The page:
It should be noted that terrorism was defined using the Federal Bureau of Investigation explanation of “… the unlawful use of force or violence against persons or property to intimidate or coerce a government, the civilian population, or any segment thereof, in furtherance of political or social objectives” (FBI, 2006, p. 3). The investigators further differentiated spontaneous terrorism from organized terrorism to the respondents. Spontaneous terrorism included unplanned assaults on players, coaches, or officials whereas planned terrorism included items such as bomb threats in which planning, organization, and rehearsal appeared to exist. For example, if the venue manager had received a bomb threat indicating when and where an attack would occur, it was recognized as organized terrorism. However, since spontaneous terrorism requires nothing beyond one person wielding a makeshift weapon the likelihood of mass casualties would appear to be low (Merari, 1978). Conversely, organized terrorism requires a significant amount of planning, organization, and rehearsal, such as the incidents at the World Trade Center as well as the Oklahoma City bombing (Cohen, 2001).Thus, the participants were informed that the investigators were interested in organized terrorism only.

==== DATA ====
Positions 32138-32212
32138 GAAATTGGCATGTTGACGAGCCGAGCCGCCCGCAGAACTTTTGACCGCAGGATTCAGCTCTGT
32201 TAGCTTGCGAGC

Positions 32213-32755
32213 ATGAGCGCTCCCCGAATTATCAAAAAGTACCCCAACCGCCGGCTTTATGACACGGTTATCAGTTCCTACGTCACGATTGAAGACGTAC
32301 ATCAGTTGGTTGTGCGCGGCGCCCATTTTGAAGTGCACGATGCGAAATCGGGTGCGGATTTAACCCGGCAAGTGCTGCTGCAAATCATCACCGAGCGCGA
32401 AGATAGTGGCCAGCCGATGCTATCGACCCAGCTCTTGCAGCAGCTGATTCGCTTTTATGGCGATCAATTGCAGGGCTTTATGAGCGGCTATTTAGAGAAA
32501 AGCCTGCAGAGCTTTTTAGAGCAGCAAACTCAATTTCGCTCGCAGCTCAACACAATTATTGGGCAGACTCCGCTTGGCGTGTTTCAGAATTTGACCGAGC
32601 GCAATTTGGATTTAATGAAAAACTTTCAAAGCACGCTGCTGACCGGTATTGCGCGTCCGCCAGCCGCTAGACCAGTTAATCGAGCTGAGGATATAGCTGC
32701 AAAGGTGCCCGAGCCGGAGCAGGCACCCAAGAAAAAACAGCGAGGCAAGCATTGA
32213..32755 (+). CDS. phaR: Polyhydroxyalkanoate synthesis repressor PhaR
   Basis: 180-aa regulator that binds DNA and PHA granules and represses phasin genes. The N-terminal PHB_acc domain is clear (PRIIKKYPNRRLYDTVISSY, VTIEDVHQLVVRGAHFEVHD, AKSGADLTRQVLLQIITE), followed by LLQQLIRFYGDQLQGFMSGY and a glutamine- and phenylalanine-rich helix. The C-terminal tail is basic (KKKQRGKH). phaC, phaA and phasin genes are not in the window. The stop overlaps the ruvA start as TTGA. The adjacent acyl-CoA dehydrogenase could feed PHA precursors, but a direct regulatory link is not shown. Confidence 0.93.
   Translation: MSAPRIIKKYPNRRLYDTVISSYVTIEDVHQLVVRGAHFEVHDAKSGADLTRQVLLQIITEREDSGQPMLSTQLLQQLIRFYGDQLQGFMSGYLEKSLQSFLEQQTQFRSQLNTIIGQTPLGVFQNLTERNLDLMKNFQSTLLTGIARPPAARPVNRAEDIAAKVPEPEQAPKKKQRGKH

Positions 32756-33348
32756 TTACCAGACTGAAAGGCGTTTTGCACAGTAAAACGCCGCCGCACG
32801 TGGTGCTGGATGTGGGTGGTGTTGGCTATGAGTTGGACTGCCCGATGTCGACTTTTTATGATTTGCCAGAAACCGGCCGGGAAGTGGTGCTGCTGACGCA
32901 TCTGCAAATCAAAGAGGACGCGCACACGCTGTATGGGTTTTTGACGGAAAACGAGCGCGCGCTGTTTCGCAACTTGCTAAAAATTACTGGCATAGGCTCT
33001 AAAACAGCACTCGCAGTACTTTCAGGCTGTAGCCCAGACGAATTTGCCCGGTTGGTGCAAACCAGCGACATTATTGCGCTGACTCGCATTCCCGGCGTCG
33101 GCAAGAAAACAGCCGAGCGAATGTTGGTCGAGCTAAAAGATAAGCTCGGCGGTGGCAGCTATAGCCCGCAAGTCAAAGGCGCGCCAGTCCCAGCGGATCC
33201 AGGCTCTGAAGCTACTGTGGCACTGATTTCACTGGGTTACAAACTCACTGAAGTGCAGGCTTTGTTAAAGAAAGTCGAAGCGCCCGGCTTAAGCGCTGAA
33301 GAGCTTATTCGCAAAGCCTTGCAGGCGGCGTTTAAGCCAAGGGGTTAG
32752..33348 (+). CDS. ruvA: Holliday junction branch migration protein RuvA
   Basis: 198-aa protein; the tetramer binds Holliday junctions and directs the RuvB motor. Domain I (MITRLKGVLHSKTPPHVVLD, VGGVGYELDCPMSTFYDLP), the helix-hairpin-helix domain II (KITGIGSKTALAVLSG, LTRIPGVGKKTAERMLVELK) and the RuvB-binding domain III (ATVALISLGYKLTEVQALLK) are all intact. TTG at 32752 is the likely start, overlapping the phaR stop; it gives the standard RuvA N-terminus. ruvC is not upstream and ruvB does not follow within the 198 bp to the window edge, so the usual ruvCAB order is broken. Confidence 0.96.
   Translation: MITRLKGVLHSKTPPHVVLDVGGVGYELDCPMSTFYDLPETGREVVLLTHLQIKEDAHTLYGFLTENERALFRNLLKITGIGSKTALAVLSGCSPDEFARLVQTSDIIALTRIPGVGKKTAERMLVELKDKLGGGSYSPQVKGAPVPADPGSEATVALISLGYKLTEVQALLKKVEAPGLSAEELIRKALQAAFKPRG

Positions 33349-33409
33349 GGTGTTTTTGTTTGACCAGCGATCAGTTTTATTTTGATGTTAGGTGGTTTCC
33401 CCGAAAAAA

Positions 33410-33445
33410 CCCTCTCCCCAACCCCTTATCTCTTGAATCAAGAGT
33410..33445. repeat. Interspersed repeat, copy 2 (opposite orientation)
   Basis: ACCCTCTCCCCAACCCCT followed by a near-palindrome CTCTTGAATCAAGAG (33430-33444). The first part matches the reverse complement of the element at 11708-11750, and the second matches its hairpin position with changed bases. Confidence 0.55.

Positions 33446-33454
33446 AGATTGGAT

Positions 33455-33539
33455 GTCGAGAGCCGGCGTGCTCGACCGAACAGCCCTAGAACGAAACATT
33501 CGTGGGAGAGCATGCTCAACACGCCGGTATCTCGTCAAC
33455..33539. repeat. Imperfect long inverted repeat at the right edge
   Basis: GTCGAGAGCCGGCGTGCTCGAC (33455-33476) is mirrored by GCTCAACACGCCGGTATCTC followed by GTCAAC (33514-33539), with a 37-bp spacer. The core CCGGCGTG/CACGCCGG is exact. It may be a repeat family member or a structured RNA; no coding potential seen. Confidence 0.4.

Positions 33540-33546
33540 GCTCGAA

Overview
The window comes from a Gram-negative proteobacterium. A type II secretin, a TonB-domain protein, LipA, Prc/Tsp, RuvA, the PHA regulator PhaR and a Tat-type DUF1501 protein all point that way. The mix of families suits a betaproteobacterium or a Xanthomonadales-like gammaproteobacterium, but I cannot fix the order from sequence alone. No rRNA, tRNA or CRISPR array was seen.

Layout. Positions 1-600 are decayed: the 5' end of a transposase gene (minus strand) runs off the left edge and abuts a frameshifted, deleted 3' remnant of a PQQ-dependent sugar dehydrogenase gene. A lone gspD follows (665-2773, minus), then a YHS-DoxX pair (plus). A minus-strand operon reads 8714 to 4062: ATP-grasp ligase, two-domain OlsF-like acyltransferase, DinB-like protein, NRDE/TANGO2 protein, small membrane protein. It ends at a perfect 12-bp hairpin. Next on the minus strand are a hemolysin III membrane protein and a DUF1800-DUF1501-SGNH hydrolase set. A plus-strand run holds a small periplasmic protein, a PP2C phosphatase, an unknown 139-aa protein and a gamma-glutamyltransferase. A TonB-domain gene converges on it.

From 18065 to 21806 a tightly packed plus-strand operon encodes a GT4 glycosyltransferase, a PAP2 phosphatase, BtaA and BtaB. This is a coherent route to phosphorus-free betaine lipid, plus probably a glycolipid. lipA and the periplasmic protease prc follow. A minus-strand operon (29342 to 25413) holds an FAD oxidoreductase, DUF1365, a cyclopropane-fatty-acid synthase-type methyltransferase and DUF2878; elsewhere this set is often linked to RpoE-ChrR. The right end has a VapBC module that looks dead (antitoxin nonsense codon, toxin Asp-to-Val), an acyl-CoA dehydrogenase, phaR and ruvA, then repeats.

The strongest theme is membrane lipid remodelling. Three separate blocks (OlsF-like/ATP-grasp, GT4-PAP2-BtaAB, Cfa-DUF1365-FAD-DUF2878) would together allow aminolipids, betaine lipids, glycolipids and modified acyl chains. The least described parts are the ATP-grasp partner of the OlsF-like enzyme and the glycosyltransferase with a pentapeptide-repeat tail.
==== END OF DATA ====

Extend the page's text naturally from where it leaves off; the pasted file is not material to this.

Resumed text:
Two weeks prior to the online distribution of the questionnaire, Division I university basketball arena managers whose institutions were in the top 100 of men’s basketball average attendance during the 2009–2010 season (NCAA Men’s Basketball Attendance, 2010) were contacted via email, which introduced the researchers and the purpose of the study. The emails were gleaned from the 2009–2010 NCAA Directory. Previous research has determined that prenotification letters may minimize the possibility of inadvertent discarding of the survey, bolster the credibility to the investigator, and increase the response rate (Fox, Crask, & Kim, 1988; Kent & Turner, 2002).